Review – Mustard Seed by Laila Ibrahim
Mustard Seed by Laila Ibrahim is the second book in the Yellow Crocus series. It follows Lisbeth and Mattie’s (now Mrs. Freedman’s) journey back to Virginia from their newfound home (and freedom) in Ohio. It is both a physical and an emotional journey, since our characters ‘walk down memory lane’ once they get back to their old ‘home’. They each set out on their respective journeys without knowing of the other’s plan but ultimately their paths cross. (Remember, they could not keep in touch for fear of Mattie and her family getting into trouble.)
Yellow Crocus dealt with the subject of black wet nurses caring for white babies. It is something that I did know about from other books and movies, but I never really read about it in such detail (The Help by Kathryn Stockett touched on this the most – out of all the books that I’ve read so far about slavery in the American South).
Mustard Seed doesn’t fail in opening up a conversation about a very hard subject either: what happens to former slaves after the Abolition? The sad truth presented in this book is simple: pretty much nothing. Instead of being sold, they are “leased out” to former slave owners. Instead of being publicly whipped, they are taken to jail and left to starve. This just goes to show that it is much easier to change a law than to actually change the mindset of a nation (although changing the laws is a good start!).
What I liked most about Mustard Seed though, is not necessarily the depiction of the post-Civil War Virginia, but the way Laila Ibrahim redefines family through the relationship between Lisbeth and Mattie (and their husbands and children). Family means shared values, unconditional love, understanding and trust. Principles that Lisbeth’s family either lack or simply don’t share with their estranged daughter.
As with Yellow Crocus, where the crocuses symbolised (to me at least) the beginning of change, the start of something new and beautiful, Mustard Seed brings a powerful metaphor that manages to interweave the whole narrative.
“You a sower today, baby. You cast seeds of knowledge to those chil’ren. You ain’t gonna know how or where or if they gonna blossom, but you did God’s work today—you sowed some seeds.”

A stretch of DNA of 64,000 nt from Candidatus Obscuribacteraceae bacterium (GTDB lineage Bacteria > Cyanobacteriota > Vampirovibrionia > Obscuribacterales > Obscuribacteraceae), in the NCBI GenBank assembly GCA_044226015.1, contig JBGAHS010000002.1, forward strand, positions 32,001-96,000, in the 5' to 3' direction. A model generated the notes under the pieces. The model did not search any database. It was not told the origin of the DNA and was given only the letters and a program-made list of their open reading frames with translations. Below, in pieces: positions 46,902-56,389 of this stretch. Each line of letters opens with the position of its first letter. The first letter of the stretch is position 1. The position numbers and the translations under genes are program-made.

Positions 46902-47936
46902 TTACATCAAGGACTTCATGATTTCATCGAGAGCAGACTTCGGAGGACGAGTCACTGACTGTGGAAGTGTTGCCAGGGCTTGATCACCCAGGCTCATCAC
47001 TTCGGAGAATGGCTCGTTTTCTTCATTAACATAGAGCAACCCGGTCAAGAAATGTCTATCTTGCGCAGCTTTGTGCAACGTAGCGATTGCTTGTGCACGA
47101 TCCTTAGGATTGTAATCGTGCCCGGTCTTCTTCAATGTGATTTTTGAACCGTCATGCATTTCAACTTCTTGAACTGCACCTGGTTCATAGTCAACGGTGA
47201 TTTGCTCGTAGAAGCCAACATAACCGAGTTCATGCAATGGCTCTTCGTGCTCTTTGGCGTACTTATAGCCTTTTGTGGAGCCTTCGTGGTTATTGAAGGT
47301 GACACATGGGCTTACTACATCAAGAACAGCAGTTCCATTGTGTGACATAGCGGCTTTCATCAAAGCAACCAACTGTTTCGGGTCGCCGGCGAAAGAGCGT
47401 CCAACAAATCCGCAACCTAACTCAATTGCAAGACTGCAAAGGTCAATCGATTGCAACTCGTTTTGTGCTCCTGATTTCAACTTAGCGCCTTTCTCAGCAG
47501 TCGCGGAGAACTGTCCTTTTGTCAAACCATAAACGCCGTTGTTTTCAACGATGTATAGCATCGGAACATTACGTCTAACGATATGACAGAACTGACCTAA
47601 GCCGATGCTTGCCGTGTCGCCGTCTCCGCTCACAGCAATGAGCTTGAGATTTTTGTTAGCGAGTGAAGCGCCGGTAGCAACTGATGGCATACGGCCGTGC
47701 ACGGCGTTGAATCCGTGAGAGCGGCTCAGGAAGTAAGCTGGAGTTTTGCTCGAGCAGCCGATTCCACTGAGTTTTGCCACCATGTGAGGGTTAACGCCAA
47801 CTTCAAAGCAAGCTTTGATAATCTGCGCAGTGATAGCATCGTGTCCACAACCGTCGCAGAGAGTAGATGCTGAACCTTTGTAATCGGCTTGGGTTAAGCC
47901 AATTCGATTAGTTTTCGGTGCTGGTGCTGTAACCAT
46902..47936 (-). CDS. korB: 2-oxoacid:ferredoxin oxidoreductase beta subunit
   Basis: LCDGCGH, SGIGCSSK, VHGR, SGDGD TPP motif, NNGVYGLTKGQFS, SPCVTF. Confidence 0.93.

The mustard seed represents the changing times and the roles each and every one of our characters play in them. To me, the mustard seeds represent the ability to choose what one believes in, to choose to hope for a better future, even if not much else is possible. As Mattie says at one point:
“Getting you to lose your hope the biggest weapon they gots. So our best weapon is to hold on to hope, however we can.”
Of course, the title is also suggestive of the following passage from the Bible:
“I tell you the truth, if you have faith as small as a mustard seed, you can say to this mountain, “Move from here to there,” and it would move. Matthew 17:20”
In Mattie and Jordan’s case, faith is something they can never take away from them. So when Mattie gives out the mustard seeds to her children and family, it is as if she is saying “have faith, believe in a better future”.
I am not religious at all, but I do understand that in times like these faith can be a powerful force that guides you through the harsh realities of everyday life.
Mustard Seed is every bit as good as Yellow Crocus, and it deserves a Five Fox rating from me. 🦊🦊🦊🦊🦊
I can’t wait to read the third and final book of the series, Golden Poppies!
Questions to Ponder
What does ‘family’ mean to You? How would You define it?
How did this book make you feel? What shocked you? What gave you joy?
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